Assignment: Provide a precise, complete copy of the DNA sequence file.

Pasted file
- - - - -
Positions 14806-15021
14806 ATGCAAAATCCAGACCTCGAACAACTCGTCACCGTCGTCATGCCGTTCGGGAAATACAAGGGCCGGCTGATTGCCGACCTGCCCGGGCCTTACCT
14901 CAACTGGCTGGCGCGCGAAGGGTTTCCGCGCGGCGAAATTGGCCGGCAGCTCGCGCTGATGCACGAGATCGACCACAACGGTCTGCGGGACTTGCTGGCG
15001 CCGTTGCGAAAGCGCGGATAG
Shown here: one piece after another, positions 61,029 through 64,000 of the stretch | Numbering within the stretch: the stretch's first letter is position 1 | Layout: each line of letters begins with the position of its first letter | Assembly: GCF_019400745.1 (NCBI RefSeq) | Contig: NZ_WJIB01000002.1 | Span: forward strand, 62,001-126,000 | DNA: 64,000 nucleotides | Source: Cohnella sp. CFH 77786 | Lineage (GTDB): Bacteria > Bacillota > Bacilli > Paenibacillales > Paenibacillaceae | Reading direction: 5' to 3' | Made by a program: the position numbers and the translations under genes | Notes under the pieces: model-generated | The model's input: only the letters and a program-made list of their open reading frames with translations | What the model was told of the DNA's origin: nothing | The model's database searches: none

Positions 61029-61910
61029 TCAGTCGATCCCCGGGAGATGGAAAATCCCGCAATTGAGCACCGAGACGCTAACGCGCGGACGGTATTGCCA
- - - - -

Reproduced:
Positions 14806-15021
14806 ATGCAAAATCCAGACCTCGAACAACTCGTCACCGTCGTCATGCCGTTCGGGAAATACAAGGGCCGGCTGATTGCCGACCTGCCCGGGCCTTACCT
14901 CAACTGGCTGGCGCGCGAAGGGTTTCCGCGCGGCGAAATTGGCCGGCAGCTCGCGCTGATGCACGAGATCGACCACAACGGTCTGCGGGACTTGCTGGCG
15001 CCGTTGCGAAAGCGCGGATAG
Shown here: one piece after another, positions 61,029 through 64,000 of the stretch | Numbering within the stretch: the stretch's first letter is position 1 | Layout: each line of letters begins with the position of its first letter | Assembly: GCF_019400745.1 (NCBI RefSeq) | Contig: NZ_WJIB01000002.1 | Span: forward strand, 62,001-126,000 | DNA: 64,000 nucleotides | Source: Cohnella sp. CFH 77786 | Lineage (GTDB): Bacteria > Bacillota > Bacilli > Paenibacillales > Paenibacillaceae | Reading direction: 5' to 3' | Made by a program: the position numbers and the translations under genes | Notes under the pieces: model-generated | The model's input: only the letters and a program-made list of their open reading frames with translations | What the model was told of the DNA's origin: nothing | The model's database searches: none

Positions 61029-61910
61029 TCAGTCGATCCCCGGGAGATGGAAAATCCCGCAATTGAGCACCGAGACGCTAACGCGCGGACGGTATTGCCA